pretense of telling a cohesive or meaningful story.


Mall is a well-shot, decently acted movie with some interesting ideas that also has some terrible, on-the-nose
dialog and a plot that refuses to go anywhere. Worse, it desperately wants to be seen as far deeper and smarter than it really is.

Now, it could be argued that the film is possibly an intentional send-up of the problems present in many similar
films because of the way it blatantly waves around its own. But just because a film can accurately point out the glaring flaws of those around it doesn’t necessarily mean it has
anything worth saying.

Mall certainly has nothing worth saying, nor does it present anything worth watching…aside from D’Onofrio’s performance, perhaps. And that’s why I can’t give it anything other than a NO CHILL.

Nurse 3D

On this episode of The Nightly Chill, we look at thriller-horror flick, Nurse 3D!

Nurse 3D features Paz de la Huerta as Abby Russell, a licensed nurse by day and vigilante slayer of cheating men by night. Except when the movie is about a different woman, Katrina Bowden’s Danni, who finds herself the target of Abby’s increasingly stalker-like behavior. Or when any attempts at a plot is tossed out the window and the film turns into a would-be softcore porn about two drunk, naughty nurses.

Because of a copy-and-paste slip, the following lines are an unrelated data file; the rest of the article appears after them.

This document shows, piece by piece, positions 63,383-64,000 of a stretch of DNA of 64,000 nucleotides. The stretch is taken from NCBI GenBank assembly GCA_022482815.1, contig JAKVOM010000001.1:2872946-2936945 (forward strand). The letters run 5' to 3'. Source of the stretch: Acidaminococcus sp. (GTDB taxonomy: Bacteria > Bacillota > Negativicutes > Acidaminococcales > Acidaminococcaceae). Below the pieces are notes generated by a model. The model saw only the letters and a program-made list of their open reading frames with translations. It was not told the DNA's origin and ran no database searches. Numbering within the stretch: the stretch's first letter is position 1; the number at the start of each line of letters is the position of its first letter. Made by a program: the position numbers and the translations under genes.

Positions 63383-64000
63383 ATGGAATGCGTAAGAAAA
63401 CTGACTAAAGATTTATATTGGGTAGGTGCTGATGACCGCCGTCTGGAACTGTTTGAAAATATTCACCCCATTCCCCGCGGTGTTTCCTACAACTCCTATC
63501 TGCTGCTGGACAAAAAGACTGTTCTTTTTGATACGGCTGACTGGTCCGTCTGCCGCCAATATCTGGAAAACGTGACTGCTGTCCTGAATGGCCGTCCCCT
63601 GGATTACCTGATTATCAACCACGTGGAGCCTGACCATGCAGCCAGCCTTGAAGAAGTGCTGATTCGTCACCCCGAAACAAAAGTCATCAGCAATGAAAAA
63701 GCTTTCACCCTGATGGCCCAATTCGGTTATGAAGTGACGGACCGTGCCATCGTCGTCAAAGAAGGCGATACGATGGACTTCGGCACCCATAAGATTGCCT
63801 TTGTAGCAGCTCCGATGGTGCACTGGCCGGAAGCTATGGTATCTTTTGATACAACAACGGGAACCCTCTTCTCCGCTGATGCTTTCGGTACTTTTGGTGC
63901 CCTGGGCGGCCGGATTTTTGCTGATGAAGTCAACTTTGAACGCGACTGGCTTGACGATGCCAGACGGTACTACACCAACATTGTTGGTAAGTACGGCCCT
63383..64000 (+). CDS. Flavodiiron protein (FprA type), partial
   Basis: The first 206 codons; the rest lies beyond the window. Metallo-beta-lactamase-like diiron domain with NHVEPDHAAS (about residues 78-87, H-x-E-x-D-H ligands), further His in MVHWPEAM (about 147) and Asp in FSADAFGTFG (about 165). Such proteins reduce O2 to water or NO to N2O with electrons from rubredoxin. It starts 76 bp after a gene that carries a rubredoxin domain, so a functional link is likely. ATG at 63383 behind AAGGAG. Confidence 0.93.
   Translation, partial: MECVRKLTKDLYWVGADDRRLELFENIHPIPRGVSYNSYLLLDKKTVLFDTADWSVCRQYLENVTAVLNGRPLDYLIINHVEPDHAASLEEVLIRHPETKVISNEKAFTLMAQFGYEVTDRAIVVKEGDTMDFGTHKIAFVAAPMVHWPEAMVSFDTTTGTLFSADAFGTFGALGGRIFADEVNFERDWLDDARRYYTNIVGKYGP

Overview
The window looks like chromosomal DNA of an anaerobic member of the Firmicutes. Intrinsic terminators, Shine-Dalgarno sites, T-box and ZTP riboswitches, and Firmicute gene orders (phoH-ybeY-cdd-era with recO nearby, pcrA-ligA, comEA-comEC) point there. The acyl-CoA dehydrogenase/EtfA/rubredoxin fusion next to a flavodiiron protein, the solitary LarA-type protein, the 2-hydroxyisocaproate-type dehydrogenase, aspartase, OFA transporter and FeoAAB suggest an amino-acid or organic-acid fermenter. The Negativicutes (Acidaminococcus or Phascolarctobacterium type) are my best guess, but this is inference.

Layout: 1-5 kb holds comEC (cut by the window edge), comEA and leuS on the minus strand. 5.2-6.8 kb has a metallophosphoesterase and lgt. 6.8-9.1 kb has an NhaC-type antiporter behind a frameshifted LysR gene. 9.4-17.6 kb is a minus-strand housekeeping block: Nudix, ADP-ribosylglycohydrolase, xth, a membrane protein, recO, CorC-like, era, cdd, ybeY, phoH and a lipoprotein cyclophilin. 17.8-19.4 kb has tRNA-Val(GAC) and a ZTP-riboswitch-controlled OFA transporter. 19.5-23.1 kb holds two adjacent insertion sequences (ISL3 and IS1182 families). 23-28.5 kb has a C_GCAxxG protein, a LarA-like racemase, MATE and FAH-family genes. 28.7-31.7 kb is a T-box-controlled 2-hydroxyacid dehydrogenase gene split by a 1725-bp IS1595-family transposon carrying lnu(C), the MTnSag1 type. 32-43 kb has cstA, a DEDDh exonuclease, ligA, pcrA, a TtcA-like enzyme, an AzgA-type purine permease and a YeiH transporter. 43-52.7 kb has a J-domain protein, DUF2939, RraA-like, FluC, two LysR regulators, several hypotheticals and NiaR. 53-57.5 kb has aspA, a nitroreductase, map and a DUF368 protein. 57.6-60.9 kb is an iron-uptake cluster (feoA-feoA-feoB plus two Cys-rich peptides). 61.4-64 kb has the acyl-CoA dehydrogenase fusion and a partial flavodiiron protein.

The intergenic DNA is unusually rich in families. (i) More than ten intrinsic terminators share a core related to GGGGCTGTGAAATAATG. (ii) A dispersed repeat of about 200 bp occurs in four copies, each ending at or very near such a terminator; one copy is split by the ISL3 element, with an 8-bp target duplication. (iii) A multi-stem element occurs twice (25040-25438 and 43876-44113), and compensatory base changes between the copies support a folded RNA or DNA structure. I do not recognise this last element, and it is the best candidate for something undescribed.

For all the style, solid cinematography, two fun halves of two very different scripts, and delightfully trashy performances, Nurse 3D is a film that suffers from its blatant indecisiveness.

And what I mean by that is how director Douglas Aarniokoski couldn’t decide whether he wanted the film to be a throwback to exploitative grindhouse films of yesteryear or a more modern thriller-horror about a crazed would-be lover in a one-sided love affair.

Nurse 3D could have been a solid cult hit in either genre if those involved in the film’s production made a firm decision of either A or B. Instead, we’re left with Movie C, which fails to juggle two completely incompatible plots and tones simultaneously, frequently switching back and forth between Abby’s vigilante ways and Danni’s struggle to put away the sexual deviant and violent nut job who so badly wants her as a plaything.

There’s little else to say about the film other than it looks nice, sounds nice, but ultimately is not very good. Two very different scripts were wasted. Two fantastic performances by Paz de la Huerta are squandered. And the best I can say is that, should you still choose to watch Nurse 3D, only 80 minutes of your life will have been lost rather than two hours. But for those who will heed my advice, Nurse 3D is a big NO CHILL.

No Escape